Then the LORD God planted a garden in Eden toward the East; and there He placed the man whom He had formed.
planted: in biblical times in the ANE farming was widely practiced and the occurrence of various forms of this verb (וַיִּטַּע – vayita`) occur over 100 times. Because the act of planting was so familiar, this action was commonly used figuratively (e.g., God “plants” Israel – 2 Sam 7:10; 1 Chr 17:9).
Garden of Eden: in Hebrew the Garden of Eden is translated from גַּן־בְעֵדֶן (gan-vəeiden) and literally means enclosure-within-Eden. Note that the word gan derives from the Hebrew verb ganan meaning to defend or protect. In the context of the ANE, such enclosures are meant to keep out animals who might otherwise destroy the crops contained within. Moreover, given the climate, the crops within the gan were often irrigated (Isaiah 58:11) lending additional contextual support for verses 5-7 in which the man was created because cultivated plants needed irrigation.
From a literary point of view, it is not clear that the divine author views the Garden as the center of God’s creation. For example, in verses 5-7 we learn that the author described two types of plants – plants only needing water (wild plants) and plants requiring both water and a cultivator (crops such as grain, vegetables, and flowers). To solve this problem, the author describes God as bringing rain clouds to nurture the wild plants and man to irrigate the cultivated plants. The bringing of rain and the formation of man were events occurring before the existence of the Garden.
and there He placed the man whom He had formed: note here that the man was created before the Garden. Why? Taken on its face, the text of Genesis 2 reveals that the Garden was the culmination of God’s creative activity. In other words, the Garden required man to tend it, so God created man first. Unlike the first creation story in which man was the culmination of God’s creative activity, the Garden is viewed as God’s ultimate creative goal with man as its keeper.
ECURSES: The Garden of Eden is often (always?) viewed as utopia. But, the text of the second creation story does not explicitly support that view. To this point, we learn in verses 2:5-7 that the man was created with the sole and express purpose of cultivating the plants of the Garden. In the ANE, and especially in the highlands of Canaan, gardens and vineyards were necessarily irrigated and the main task of a cultivator in the ANE was to plow soil after the spring rains, create holding ponds to retain the rain water and dig irrigation ditches to bring water from the holding ponds to the plants.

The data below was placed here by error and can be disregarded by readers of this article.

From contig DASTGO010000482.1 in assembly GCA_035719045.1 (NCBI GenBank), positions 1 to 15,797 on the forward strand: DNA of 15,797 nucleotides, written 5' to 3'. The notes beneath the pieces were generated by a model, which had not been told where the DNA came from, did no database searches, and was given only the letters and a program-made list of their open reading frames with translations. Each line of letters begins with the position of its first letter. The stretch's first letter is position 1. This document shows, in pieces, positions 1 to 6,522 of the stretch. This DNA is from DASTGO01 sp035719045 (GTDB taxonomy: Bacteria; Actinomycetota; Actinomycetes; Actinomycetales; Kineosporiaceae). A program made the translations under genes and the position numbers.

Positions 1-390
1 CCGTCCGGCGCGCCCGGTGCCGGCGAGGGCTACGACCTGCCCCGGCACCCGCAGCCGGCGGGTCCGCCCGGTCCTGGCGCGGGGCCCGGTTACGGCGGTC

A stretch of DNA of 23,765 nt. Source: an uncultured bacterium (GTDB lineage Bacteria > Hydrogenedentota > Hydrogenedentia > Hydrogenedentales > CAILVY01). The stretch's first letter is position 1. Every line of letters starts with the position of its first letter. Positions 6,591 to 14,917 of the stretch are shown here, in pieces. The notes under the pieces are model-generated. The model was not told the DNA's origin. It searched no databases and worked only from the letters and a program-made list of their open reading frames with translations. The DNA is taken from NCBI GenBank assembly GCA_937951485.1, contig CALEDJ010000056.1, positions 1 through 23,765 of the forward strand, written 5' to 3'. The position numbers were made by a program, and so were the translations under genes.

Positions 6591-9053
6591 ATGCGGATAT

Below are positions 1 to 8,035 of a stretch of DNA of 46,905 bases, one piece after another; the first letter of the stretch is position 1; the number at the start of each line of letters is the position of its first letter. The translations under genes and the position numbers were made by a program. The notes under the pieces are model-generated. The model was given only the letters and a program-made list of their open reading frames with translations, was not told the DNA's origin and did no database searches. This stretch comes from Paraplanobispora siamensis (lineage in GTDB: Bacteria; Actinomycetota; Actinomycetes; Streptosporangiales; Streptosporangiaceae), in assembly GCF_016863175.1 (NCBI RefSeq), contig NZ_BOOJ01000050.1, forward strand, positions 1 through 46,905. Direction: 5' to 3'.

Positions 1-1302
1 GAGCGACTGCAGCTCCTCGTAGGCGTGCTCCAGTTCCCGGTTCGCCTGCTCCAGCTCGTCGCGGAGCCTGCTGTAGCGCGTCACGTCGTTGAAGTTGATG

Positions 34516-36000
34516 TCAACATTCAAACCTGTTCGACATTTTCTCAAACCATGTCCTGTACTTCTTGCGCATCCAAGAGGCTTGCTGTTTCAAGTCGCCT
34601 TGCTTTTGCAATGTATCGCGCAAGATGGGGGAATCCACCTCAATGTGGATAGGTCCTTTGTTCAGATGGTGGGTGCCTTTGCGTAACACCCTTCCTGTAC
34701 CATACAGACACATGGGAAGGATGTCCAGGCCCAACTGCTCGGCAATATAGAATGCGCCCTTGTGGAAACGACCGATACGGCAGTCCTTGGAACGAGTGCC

The people of the ANE who heard or read this story would have immediately understood, appreciated, and empathized with Adam. And, since God had already planted the trees, Adam’s only task was to ensure the trees were well watered.
As for immortality note that the man was not created immortal. He only became immortal after being transported into the Garden. It’s as though God never intended to replace the man or give him ease. Like farmers since, his work never ended but unlike farmers, he never would grow old and unable to do the work. His existence, from a literal reading of the text, reveal the man to have been fated to be a drudge. Work was his life day-in and day-out: forever and ever.
This has some important literary and theological implications. For example, in the narrative, the man is depicted as a simple caretaker able to live in the Garden provided he abide by certain rules (see Gen 2:16-17). Contrast this with the first creation story in which all things, living and inanimate, were to be subject to mankind’s rule (Gen 1:28). In other words, while mankind is secondary only to God in the first creation story, in the second mankind is subordinate to, and servant of, the Garden, God’s dwelling on earth.
Historically, this is not without precedent. The most famous and beautiful gardens were those of rulers. In fact, most rulers in the ANE located their residences within elaborate gardens or private parks (2 Kings, 25:4). It should not surprise us to learn that by describing God as walking in the garden, that the author meant to depict God as its king and ruler.
From a literary point of view, the Garden, not man, is the initial focus of the story. This focus begins to shift, however, when the author describes the creation of the woman as a necessary (and salvific) counterpart to the man. After the creation of the woman, the couple is portrayed as sexually innocent, unconscious of any sexual identity much like three year old children. But all that is about to change.
My translation conventions can be found here.
(8) And-planted, the-LORD God, a-garden-in-Eden from-the-East and-He-placed there the-man which He-formed.
And the LORD God planted a garden in Eden toward the East; and there He placed the man which He formed.
Commercial Bible Translations
- (nas) And the LORD God planted a garden toward the east, in Eden; and there He placed the man whom He had formed
- (kjv) And the LORD God planted a garden eastward in Eden; and there he put the man whom he had formed.
- (niv) Now the LORD God had planted a garden in the east, in Eden; and there he put the man he had formed.
- (net) The LORD God planted an orchard in the east, in Eden; and there he placed the man he had formed.